5. Improve yourself. Never stop learning. Increase your opportunities to advance by increasing your value to the market place – continuously improve your knowledge, skills, and abilities, and/or continuously add new ones to your repertoire. Note that going $100,000 into debt to pay for a degree from a big-name university is not required. Heck, a college degree is not required (though it is highly advisable!). There are ways to get a degree on a budget and stay out of debt. Bottom line: the more you follow item 5, the higher your income will go, and the easier it becomes to follow item 4.
  6. Invest in yourself. “Spend” money on an emergency fund, a retirement plan, and health insurance. Save up to pay cash for big-ticket items. Again: The more you follow items 4 & 5, the easier following item 6 will be.
  7. Don’t become an addict or a criminal. Just don’t.

Not one of the things on the list requires that one have “white privilege,” or that you start out in the 1%, or that you belong (or not belong) to a certain race, or gender, or religion, or that you grow up in a given neighborhood. None of them require a college degree (although that is often helpful!), professional-caliber athletic ability, cover-model good looks, or keen intellect. Most of them do require understanding the concept of delayed gratification: if you practice some discipline now, the reward will be greater later on!

Following the formula is not a guarantee you will have a successful life, nor are you guaranteed to have a crummy life if you don’t follow it…but I estimate that 80% of the people who follow this formula will be better off than 80% or more of the people who don’t.

Some of the things on the list are hard.  I know I only avoided violating number 3 by random chance. Complying with number 4 was touch-and-go for nearly a decade after high school.  But all of the things on the list can be done, and they don’t require anything from anyone besides you (see item number 1).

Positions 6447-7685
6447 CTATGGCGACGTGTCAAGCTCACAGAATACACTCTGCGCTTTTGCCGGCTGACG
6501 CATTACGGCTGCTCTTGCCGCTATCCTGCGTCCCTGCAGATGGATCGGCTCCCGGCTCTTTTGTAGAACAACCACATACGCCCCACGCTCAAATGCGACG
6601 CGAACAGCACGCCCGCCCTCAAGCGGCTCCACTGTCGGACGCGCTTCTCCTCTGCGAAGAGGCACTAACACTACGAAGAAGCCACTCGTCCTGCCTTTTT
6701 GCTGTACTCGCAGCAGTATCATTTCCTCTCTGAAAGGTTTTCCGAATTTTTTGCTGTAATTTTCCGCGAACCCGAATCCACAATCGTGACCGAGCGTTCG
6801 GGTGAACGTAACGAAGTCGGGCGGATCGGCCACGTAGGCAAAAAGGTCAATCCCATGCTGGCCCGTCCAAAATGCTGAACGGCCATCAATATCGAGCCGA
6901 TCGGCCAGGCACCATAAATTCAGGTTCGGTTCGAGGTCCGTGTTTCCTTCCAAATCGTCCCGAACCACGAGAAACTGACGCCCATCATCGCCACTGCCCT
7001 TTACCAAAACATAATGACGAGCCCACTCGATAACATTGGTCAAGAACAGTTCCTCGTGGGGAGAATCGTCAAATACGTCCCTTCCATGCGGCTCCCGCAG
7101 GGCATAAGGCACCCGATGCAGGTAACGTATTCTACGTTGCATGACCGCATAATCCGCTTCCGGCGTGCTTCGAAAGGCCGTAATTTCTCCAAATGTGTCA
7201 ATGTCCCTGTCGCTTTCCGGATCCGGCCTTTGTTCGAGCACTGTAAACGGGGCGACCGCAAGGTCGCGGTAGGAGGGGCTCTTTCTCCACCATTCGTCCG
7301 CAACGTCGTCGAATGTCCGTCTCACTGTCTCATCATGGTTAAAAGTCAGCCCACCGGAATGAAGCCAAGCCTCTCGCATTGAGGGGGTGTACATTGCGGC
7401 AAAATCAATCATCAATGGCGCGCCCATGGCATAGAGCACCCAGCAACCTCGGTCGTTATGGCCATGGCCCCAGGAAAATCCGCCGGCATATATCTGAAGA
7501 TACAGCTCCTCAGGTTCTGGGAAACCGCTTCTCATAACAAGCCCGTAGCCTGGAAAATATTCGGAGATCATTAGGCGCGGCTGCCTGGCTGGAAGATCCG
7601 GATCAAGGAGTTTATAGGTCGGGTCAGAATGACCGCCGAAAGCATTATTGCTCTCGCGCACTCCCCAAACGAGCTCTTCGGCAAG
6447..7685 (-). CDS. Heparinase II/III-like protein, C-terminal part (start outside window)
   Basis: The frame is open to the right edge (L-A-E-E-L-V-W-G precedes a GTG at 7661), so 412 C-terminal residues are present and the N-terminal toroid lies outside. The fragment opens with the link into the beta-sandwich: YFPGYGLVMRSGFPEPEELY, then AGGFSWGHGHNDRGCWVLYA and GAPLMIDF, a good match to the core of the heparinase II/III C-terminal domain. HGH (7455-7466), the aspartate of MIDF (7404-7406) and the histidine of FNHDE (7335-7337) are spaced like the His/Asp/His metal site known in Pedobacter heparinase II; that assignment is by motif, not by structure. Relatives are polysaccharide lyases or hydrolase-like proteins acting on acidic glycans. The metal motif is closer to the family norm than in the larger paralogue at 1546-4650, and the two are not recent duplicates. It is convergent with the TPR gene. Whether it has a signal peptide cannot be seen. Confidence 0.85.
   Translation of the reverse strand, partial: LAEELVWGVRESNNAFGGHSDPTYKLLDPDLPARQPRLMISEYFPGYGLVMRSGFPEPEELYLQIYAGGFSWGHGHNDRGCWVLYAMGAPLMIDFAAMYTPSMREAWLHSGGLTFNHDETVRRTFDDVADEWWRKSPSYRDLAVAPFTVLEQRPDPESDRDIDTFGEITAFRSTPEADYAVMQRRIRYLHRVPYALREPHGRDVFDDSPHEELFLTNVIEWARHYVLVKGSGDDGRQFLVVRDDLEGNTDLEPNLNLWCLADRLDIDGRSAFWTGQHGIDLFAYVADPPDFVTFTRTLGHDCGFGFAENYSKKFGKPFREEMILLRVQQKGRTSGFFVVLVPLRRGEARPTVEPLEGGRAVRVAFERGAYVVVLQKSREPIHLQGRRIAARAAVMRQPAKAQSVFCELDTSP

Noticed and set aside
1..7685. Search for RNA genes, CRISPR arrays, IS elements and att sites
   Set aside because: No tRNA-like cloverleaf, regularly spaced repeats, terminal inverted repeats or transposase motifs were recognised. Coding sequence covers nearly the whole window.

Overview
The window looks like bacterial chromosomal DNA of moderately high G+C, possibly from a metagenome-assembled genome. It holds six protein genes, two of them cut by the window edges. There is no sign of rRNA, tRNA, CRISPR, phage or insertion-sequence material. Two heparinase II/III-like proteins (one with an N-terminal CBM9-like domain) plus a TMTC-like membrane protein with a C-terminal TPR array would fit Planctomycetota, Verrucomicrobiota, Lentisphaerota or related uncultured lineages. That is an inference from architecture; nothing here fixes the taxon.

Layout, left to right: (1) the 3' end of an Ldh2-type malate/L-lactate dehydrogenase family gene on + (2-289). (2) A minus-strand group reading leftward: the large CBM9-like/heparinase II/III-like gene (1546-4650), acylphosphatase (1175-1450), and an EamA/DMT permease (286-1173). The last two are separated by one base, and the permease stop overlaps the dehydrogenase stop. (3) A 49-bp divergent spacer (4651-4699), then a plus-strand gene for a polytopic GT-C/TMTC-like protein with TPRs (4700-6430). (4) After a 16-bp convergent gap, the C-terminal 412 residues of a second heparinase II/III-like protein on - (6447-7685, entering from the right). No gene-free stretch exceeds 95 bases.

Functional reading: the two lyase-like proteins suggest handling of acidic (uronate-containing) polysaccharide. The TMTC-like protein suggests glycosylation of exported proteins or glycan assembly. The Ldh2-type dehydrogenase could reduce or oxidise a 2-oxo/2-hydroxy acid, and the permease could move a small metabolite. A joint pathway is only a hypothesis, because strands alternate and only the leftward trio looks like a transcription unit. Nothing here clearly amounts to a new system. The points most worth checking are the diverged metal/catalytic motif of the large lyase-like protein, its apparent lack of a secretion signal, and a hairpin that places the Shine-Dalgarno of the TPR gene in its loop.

You can’t get there from here

By Mike Cronin

I recently read an article that chronicled the lamentation of employers that college graduates today are not well versed in critical thinking skills. On the other hand, the graduates themselves thought they had a good understanding of critical thinking.  If employers and graduates disagree on graduates’ thinking skills, who is correct?  Turns out it depends on your definition of critical thinking.

The employers relied on the classical understanding of critical thinking: Objectivity, evidence, logic, reason.  The grads’ understanding of critical thinking tended towards “… opposition to the existing ‘system,’ encompassing political, economic, and social orders, deemed to privilege some and penalize others. In essence, critical thinking is equated with political, economic, and social critique.” Huh. Critical thinking has become “critique-al” thinking. That explains how an ever-growing segment of our population seems to fall for every “feel-good” con for giving up freedom and liberty in the name of “social justice” or “diversity” or “environmentalism” or “wealth redistribution” or any other socialist trap.